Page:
Check more info from here Static Classes and Static Class Members (C# Programming Guide)


    If you get your question answered, please come back and Alternate TextMark As Answer.
    Web Developer

    Thursday, October 18, 2012 5:10 PM
  • As soon an the method (or anybody else) sets a value for the static property, it is immediately avaliable to the class. So, why do you think it's a risk. There is no problem at all.

    Please mark this post as answer if it solved your problem. Happy Programming!

    Thursday, October 18, 2012 5:12 PM
  • Hi,

    in general try to avoid static keyword, because what is marked as static, it remain in the memory as long as this application is alive (this is the only risk you take, else there is no problem with using of static keyword).

    If you create a static class, this class can only contains static members (fields, properties, methods...), so it better to create non-static class, and if needed static memeber inside of it.

    Static classes are mostly meant for so class factories. The benefit of static classe (and their members) is that you dont need to create an instasnce of that class.


    Mitja

    Thursday, October 18, 2012 5:12 PM
  • I'm a bit inexperienced in C# and I've not made much use of the static keyword in any case.

    My question is this:

    Given a static public class in a 4.0 Web application (VS2012) and given a static public property in that class, if a call to a static method within that class sets that property and the calling class immediately retrieves the value of the static public property, is that in general a good programming practice?  Are there any risks? 

    (I've already tried this and I know it works.  At least it looks like it.)

    Well, what would be the point of doing that?  What is there to gain?  As for risks, it's possible for another thread to have modified the value after you set it and before you read it.  If you want that to be an option then the only benefit to reading the value you just wrote would be to see if it changed; if that didn't happen you may as well just use whatever you used to set it in the first place.

    In general you should default to using non-static fields.  Use static fields if you have a compelling reason to, and you know it falls into the set of circumstances in which it conceptually makes sense.  Without knowing what you're conceptually trying to do, we can't know if a static field is appropriate.

    Thursday, October 18, 2012 5:28 PM
  • You can also make use of the static constructor to se values for static properties or fields:

        static class Program
        {
            static string MyProperty { get; set; }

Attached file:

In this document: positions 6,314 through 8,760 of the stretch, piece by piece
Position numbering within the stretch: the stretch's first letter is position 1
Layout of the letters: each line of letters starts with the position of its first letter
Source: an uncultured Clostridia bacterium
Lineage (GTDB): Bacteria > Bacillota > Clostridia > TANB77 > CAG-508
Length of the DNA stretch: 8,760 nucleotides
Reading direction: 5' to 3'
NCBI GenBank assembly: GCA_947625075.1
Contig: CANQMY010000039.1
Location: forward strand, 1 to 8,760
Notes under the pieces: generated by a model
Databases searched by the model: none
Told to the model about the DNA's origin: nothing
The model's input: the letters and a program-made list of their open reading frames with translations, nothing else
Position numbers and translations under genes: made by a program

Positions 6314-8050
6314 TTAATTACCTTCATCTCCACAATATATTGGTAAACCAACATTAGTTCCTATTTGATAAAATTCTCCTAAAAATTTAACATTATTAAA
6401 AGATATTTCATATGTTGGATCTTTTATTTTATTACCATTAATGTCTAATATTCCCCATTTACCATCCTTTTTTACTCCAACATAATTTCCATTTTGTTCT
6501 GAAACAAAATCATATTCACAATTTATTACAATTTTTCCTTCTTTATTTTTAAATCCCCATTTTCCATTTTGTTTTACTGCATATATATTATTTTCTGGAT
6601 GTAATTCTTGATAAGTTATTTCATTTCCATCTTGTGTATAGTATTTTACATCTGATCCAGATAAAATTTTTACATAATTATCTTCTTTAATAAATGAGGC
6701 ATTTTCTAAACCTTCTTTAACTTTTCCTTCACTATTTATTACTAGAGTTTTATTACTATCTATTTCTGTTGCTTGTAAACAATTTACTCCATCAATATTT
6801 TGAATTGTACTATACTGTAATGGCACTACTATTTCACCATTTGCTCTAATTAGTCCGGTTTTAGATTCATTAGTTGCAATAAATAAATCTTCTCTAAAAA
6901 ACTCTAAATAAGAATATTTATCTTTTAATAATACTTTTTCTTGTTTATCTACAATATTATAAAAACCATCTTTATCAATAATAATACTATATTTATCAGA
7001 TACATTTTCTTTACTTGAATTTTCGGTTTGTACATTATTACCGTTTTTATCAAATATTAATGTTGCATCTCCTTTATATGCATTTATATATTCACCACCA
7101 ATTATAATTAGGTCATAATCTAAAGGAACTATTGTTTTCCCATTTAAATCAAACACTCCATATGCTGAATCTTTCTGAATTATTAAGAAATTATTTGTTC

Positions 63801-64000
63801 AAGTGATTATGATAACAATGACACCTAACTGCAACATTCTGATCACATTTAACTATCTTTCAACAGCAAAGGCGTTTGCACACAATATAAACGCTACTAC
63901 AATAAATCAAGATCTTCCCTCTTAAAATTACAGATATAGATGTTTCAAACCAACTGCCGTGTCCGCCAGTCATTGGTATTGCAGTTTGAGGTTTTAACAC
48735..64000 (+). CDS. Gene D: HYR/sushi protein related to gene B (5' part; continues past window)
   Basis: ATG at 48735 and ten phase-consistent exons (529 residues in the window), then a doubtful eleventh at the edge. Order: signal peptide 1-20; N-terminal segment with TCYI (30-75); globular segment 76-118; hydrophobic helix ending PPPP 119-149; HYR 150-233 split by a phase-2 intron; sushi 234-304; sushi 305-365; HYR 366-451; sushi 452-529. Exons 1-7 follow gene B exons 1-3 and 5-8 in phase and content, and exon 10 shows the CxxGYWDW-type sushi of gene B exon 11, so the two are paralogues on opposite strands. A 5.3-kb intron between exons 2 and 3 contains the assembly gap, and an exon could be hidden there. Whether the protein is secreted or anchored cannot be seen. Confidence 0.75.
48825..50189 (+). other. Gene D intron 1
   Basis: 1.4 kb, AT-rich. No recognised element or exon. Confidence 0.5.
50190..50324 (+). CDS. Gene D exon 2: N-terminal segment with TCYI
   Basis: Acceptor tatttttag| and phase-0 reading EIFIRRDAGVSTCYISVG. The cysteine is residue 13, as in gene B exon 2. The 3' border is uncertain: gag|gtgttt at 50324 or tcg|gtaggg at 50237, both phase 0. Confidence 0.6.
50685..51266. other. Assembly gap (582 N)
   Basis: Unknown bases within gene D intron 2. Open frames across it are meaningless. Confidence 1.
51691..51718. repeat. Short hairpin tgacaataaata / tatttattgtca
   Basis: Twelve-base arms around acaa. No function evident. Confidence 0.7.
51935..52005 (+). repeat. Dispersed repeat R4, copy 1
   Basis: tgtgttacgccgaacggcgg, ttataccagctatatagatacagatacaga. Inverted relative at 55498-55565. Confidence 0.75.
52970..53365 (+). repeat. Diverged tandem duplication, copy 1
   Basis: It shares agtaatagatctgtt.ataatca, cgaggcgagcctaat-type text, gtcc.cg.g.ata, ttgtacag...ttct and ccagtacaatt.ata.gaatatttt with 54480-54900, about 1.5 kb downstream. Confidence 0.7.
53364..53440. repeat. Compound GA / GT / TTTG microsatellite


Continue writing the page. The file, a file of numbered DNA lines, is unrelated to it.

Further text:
static Program()
            {
                MyProperty = "Hi!";
            }
    Anyway if it is a web app, remember the static stuff is executed on class loading and if your webb app is recycled by the hoster (IIS ?) you lost static stuff (you lost the process in fact) and then you load it again on any http:// call to it, this could be no problem or a big one, since the process life cycle is handled by IIS.

    -


    Thursday, October 18, 2012 6:55 PM
  • Use static, if it is required: eg: helper and utility methods can be wrap up in a static class. This will be bit faster to execute because no need to create an instance.
    Thursday, October 18, 2012 10:04 PM
  • As soon an the method (or anybody else) sets a value for the static property, it is immediately avaliable to the class. So, why do you think it's a risk. There is no problem at all.



    static properties are not inherently thread-safe.

    jon.stromer.galley


    • Edited by jgalley Thursday, October 18, 2012 11:40 PM
    Thursday, October 18, 2012 11:38 PM
  • Use static, if it is required: eg: helper and utility methods can be wrap up in a static class. This will be bit faster to execute because no need to create an instance.
    This shouldn't factor into the decision at all.  Either the data logically should be global state, in which case it should be static, or it's not, in which case it shouldn't be.  They do entirely different things, so performance never really comes into play at all.  If they actually did the same thing, functionally, then you could validly compare the performance differences.
    Friday, October 19, 2012 2:02 PM
  • Like I said, I'm a bit inexperienced in C#.

    (I'm probably going to do something else.)

    • Edited by B. Chernick Wednesday, October 24, 2012 6:30 PM
    Wednesday, October 24, 2012 6:28 PM